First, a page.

But the central question, to which he devotes a third of his autobiography, is his role in the creation of the Alliance. Against Goliath, did the boy David win? With the optimism of a man free of the burdens of office, but still immersed in politics, he would like to believe that Britain’s two-party system is now shaky on its feet. But he cannot pretend, by reverting to the blandness with which he sometimes evades unpleasant truths, that it has all turned out the way he hoped. Fifteen or 20 per cent for the Liberal Democrats at the next election, together with a continuing strong base in local government? It would be a poor reward for his career, especially when the potential support for a party of the centre-left continues to grow, sustained by economic and social trends.

For many members of the newly-born SDP – both political virgins and old lags from the two main parties – it was a culture shock to confront the Liberals for the first time in 1981. The leader and the Party seemed to enjoy a semi-detached relationship. Arriving at a Liberal Conference for lunch with Steel, I was bundled off for a couple of congenial hours by a leader who clearly found the whole affair of Conference distasteful. In turn, the delegates showed that they wanted no leadership intervention in policy matters. The Conference was a jamboree, with a succession of circus turns allowed to perform with little thought of their impact on the wider audience of voters. The Liberals had lived too long in a political ghetto. They had ceased to worry about the wall because there seemed little prospect of breaking out. Only a brilliant flair for publicity, which often turned private occasions into public events – to the irritation of the SDP – kept their flame alight.

Later experience in discussing the division of Parliamentary seats between Liberals and Social Democrats confirmed the identity of the Liberals as an entrenched party of protest. Candidates had given up their jobs and abandoned their families to fight constituencies on which they believed they now had inalienable property rights.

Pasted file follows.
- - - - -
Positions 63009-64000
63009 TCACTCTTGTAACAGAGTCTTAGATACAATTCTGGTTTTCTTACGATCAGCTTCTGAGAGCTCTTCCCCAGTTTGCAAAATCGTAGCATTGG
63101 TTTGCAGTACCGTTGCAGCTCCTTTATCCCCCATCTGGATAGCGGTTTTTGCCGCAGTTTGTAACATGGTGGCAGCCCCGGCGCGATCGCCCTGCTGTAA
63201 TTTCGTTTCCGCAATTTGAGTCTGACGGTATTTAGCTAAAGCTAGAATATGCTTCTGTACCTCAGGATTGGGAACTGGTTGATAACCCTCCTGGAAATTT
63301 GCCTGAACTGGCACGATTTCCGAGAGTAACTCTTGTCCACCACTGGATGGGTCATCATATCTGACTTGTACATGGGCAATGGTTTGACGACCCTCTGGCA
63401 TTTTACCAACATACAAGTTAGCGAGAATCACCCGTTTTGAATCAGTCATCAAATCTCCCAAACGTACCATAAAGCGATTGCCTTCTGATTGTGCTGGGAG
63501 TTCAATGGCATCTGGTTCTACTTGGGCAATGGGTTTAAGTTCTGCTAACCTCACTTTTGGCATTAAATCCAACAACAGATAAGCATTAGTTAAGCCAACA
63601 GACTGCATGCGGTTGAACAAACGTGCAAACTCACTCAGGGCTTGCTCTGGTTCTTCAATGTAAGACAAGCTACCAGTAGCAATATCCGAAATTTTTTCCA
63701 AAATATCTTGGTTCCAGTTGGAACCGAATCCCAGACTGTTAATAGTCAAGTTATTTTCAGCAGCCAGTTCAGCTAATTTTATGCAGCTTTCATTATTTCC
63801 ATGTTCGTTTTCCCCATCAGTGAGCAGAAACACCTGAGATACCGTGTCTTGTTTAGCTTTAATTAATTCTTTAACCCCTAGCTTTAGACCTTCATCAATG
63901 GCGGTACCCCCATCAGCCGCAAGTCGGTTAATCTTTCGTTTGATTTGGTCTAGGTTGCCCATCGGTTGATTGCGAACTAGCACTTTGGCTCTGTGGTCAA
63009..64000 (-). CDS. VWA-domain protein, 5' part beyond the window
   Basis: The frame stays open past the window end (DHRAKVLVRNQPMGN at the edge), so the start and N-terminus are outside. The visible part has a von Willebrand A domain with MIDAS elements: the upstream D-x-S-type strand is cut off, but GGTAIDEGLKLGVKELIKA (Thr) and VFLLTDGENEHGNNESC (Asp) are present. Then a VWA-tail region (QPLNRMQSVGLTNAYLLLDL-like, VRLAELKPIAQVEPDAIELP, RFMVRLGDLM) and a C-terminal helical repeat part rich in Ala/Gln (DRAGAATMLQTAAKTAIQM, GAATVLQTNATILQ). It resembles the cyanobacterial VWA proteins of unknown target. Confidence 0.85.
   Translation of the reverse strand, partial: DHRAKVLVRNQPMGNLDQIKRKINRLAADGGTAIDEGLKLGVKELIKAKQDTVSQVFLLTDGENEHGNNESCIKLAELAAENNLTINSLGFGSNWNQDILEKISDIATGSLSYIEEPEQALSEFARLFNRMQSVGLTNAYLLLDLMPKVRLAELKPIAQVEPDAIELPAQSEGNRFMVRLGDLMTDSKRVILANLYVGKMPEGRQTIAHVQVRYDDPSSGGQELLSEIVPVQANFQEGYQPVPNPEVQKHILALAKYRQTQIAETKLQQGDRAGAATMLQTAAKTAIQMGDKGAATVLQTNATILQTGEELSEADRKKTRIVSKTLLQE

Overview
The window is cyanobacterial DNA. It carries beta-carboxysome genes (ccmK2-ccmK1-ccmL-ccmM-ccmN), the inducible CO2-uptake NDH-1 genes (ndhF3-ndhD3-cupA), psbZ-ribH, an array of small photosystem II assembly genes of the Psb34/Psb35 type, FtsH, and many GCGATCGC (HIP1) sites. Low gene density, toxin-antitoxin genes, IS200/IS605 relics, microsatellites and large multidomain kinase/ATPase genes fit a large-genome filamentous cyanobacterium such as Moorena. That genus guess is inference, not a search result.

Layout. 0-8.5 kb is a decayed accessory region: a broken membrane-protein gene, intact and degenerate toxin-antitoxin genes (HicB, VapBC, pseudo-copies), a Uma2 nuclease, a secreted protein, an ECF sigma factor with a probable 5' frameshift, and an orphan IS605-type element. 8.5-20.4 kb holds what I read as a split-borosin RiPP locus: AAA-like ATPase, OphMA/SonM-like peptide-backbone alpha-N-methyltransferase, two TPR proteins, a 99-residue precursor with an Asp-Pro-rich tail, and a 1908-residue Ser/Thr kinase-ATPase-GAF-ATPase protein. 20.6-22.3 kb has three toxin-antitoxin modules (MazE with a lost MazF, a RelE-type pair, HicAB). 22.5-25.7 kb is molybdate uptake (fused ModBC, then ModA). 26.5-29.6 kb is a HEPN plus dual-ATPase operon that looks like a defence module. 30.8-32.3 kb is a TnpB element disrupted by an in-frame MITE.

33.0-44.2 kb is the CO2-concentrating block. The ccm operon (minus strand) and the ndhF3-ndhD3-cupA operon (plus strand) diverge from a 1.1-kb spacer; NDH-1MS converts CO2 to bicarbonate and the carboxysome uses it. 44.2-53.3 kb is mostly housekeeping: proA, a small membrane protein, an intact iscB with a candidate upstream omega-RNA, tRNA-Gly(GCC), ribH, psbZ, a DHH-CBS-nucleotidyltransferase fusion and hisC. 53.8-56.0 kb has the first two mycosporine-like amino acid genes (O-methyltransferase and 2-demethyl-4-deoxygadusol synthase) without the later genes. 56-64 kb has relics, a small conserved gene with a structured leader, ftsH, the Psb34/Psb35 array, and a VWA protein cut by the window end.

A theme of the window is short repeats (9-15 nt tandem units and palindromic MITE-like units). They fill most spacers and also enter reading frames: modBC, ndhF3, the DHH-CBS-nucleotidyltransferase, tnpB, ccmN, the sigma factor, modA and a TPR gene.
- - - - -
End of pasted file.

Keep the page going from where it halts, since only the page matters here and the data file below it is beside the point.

It is a criticism of David Steel that he did little to change these attitudes during 12 years of leadership. He does not find easy the warm personal contact that can be persuasive in a crisis, and he welcomes open confrontation no more than most of us. He drew back on more than one occasion from a positive campaign to carry Liberals on defence, which was always his party’s Achilles heel. And misunderstandings arose when he appeared to reach agreements with the SDP which he was either unwilling or unable to deliver.

Despite this, he carried his party into the Alliance, and, after the disappointment of the 1983 Election, through four difficult years of tension with David Owen. He finally carried it into a merger in which the Social Democrats let him down. The trivial irresponsibility of parts of the Liberal Party continued to irritate the pragmatists of the SDP, but most Liberals were tolerant of their sometimes arrogant partners. At its best, in fighting by-elections, the Alliance was a remarkable achievement. Had David Owen not opposed merger in 1987, the new party would now have a larger membership than the Liberals and SDP put together, and would be commanding between a quarter and a third of the vote in opinion polls.